The stories behind 5 Christmas traditions you celebrate
Many across the world have hung their stockings by their chimneys with care, they’ve cut their trees and decorated it with Christmas flair.
There are plenty of Christmas traditions that people who celebrate the holiday have fond memories of, from extravagant light displays to caroling, presents and much more.
Christmas, by definition, is the celebration of Jesus Christ’s birth, and images of his birth as described in the Bible are often depicted during the season. However, where did these other non-Biblical traditions and symbols we’re all so accustomed to come from?
Many of them come from a pagan ritual background. However, there are other influences on the common Christmas you see today.
The Bible doesn’t really specify which day Jesus Christ was born, so why is it celebrated on Dec. 25 each year? The holiday has been celebrated on that day since at least 336 A.D.
A common theory as to why that specific day, according to the Washington Post, comes from James George Frazer’s “The Golden Bough: A Study in Magic and Religion,” which was published in 1922.
Frazer said Dec. 25 was a pagan holiday celebrating winter solstice that was altered in the fourth century by Saint Augustine to celebrate the creator of the sun rather than worshipping the sun itself.
The Washington Post also noted there are no writings from the era proving a connection between celebrating Christ’s birth and the pagan celebration of winter solstice, citing the Biblical Archaeology. The society wrote the earliest mentions of Christ’s birth come from a Roman almanac listing Dec. 25 as the date “Christ was born in Bethlehem of Judea.”
Some sects of Christianity, however, celebrate Jesus Christ’s birth on Jan. 6, another hypothesized day of when he was born. And many LDS members believe Christ was actually born on April 6.
Evergreen trees were used by ancient civilizations, early Romans and Druids, as symbolism for various reasons, from healing the aching sun god during winter solstice to celebrating everlasting life, according to the History Channel.
The modern use as a Christmas tree dates back to the 16th century.
According to one lore, Martin Luther started the Christmas tree trend, though, as Christian Today wrote, it’s unclear that is true. Instead, the outlet said it likely came from medieval theater. As the History Channel pointed out, it is still widely believed Luther was the first to add candles to the trees.
However, Christmas trees were not reported in America until the 1830s, when German settlers brought them to Pennsylvania, though some German settlers may have had them earlier than that, according to the History Channel.
Other regions of America, including the New England area, had banned rituals deemed to be pagan. Christmas trees remained rare until about 1846, when a sketch appeared by London News outlets showing British Queen Victoria and Prince Albert, who was originally from Germany, and their children around a Christmas tree.
Given the queen’s popularity, the Christmas tree became a trend in Britain and also in the U.S. and the commercial industry of selling trees was soon born.
As previously mentioned, Germans in the 16th century began putting candles on trees. However, fire and wood aren’t necessarily a safe combo.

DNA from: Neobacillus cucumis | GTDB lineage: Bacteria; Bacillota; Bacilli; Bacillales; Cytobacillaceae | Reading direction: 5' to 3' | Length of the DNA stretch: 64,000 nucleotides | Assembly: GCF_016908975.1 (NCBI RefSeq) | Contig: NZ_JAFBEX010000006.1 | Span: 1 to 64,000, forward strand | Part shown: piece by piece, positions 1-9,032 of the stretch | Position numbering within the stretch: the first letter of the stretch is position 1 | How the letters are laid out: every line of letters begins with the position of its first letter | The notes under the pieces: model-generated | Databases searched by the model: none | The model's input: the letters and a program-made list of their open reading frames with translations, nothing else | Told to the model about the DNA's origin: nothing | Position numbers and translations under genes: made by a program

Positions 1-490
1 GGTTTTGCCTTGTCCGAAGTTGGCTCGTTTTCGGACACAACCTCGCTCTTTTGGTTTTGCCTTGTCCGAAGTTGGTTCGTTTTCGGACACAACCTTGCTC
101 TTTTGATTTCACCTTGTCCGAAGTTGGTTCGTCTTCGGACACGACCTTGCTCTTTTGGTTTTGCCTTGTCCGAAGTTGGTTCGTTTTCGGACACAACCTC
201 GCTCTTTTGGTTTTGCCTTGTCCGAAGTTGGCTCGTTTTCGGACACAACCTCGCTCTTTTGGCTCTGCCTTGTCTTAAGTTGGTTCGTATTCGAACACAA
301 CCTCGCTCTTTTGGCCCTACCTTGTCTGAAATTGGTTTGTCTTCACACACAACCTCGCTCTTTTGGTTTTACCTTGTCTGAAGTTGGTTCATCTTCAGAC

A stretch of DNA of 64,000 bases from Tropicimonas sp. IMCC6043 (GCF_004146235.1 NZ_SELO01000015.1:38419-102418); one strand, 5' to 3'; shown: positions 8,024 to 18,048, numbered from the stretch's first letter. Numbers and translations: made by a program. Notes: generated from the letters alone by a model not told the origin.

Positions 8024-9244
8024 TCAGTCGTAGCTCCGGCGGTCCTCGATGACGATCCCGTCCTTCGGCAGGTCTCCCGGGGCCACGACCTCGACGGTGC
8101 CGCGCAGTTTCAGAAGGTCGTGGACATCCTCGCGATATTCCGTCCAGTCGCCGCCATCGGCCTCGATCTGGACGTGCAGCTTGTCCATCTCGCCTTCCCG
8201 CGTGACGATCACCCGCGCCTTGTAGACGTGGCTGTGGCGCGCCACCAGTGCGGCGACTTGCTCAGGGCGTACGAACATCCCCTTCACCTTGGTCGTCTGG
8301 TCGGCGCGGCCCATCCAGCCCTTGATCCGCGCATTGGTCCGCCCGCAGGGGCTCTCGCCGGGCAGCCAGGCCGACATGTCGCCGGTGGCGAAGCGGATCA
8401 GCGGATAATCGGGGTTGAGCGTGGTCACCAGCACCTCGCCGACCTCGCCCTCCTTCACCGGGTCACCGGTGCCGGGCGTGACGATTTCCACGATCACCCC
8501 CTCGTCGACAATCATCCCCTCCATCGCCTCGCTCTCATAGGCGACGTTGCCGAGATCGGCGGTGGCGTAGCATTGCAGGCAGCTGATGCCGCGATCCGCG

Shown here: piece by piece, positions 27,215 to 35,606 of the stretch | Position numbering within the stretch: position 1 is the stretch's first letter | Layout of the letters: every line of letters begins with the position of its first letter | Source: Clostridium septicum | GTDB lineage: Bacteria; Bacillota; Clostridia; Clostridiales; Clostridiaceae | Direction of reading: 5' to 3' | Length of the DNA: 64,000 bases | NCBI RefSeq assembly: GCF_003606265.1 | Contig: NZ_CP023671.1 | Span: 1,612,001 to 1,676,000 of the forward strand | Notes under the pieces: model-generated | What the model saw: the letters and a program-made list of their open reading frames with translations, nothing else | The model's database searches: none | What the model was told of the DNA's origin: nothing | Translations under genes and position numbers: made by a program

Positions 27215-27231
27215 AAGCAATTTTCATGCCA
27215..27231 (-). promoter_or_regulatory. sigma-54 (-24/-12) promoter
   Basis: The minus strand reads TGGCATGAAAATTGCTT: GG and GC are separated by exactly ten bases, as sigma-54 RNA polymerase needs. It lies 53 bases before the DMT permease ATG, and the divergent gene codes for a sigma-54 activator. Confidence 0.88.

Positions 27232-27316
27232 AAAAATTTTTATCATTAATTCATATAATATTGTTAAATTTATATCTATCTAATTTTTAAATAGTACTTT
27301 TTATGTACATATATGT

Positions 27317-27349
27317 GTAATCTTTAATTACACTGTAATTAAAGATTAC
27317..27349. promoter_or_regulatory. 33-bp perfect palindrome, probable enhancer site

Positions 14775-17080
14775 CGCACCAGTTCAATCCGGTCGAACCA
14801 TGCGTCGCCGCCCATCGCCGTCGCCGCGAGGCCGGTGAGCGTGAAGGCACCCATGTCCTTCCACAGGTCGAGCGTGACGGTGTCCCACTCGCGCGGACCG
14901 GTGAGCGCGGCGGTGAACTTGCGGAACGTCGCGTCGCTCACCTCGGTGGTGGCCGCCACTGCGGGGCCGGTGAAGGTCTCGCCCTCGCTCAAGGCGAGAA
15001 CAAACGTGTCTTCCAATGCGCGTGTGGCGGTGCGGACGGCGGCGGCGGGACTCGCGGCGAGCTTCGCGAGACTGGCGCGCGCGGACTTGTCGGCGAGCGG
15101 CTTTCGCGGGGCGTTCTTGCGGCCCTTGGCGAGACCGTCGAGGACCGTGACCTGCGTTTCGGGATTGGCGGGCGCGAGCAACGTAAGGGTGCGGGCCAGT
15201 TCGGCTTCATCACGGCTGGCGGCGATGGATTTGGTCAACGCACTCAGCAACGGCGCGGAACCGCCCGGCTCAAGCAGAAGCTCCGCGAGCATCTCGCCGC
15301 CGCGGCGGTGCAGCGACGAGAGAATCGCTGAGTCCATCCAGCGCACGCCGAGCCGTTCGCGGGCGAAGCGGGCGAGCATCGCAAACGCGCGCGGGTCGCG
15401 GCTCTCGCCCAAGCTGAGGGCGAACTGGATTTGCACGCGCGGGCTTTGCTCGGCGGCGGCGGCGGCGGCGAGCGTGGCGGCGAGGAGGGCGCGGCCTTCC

It wasn’t until 1880 that Thomas Edison’s company developed the concept of electric lights, according to the History Channel.
Edison also upped the Christmas celebration ante by hanging incandescent bulbs around Menlo Park, becoming the first to place Christmas lights around a building, according to Gizmodo.
The story of Santa begins with St. Nicholas, a Greek bishop, who lived around the third and fourth centuries. He was “fiery, wiry and defiant defender of church doctrine during the ‘Great Persecution,’” according to National Geographic.
Even after his death, he was associated with miracles.
One story of his miracles was his ability to save three sisters from being sold into prostitution by providing gold to their father, so he could pay for them to be married, according to the History Channel. By 1200, St. Nicholas became known as a magical gift bringer and a patron of children.
In the following centuries, the date of his death, Dec. 6, became a celebratory day, which is why Saint Nicholas Day is still celebrated each year in some European areas.
However, Catholic saints became less popular after the Protestant Reformation and the day of giving gifts to children, which began the tradition, was moved from Dec. 6 to Christmas on Dec. 25, according to National Geographic.
The idea of a St. Nicholas figure wouldn’t begin until the 1800s.
Dutch settlers coming to America called this man Sinterklaas, which later became Santa Claus.
National Geographic added 19th-century works like Washington Irving’s “Knickerbocker’s History of New York,” “A Visit From St. Nicholas” by Clement Clarke Moore and “The Children’s Friend” by an anonymous poet crafted modern imagery of Santa, such as flying in a sleigh pulled by reindeer.
The face we’re used to was created by political cartoonist Thomas Nast in 1866, cementing the Santa we know to this day.
The story of Christmas stocking dates back to the miracle story of St. Nicholas involving the three children saved from possible prostitution.
The father of the three girls, recently widowed, didn’t have much money.
Meanwhile, St. Nicholas wandered around his town telling village people of his struggles and, in an effort to secretly give the financial help the father needed, he slid down the chimney of the man’s home and put gold coins in the girls’ stockings that were drying by the fire, according to Smithsonian.
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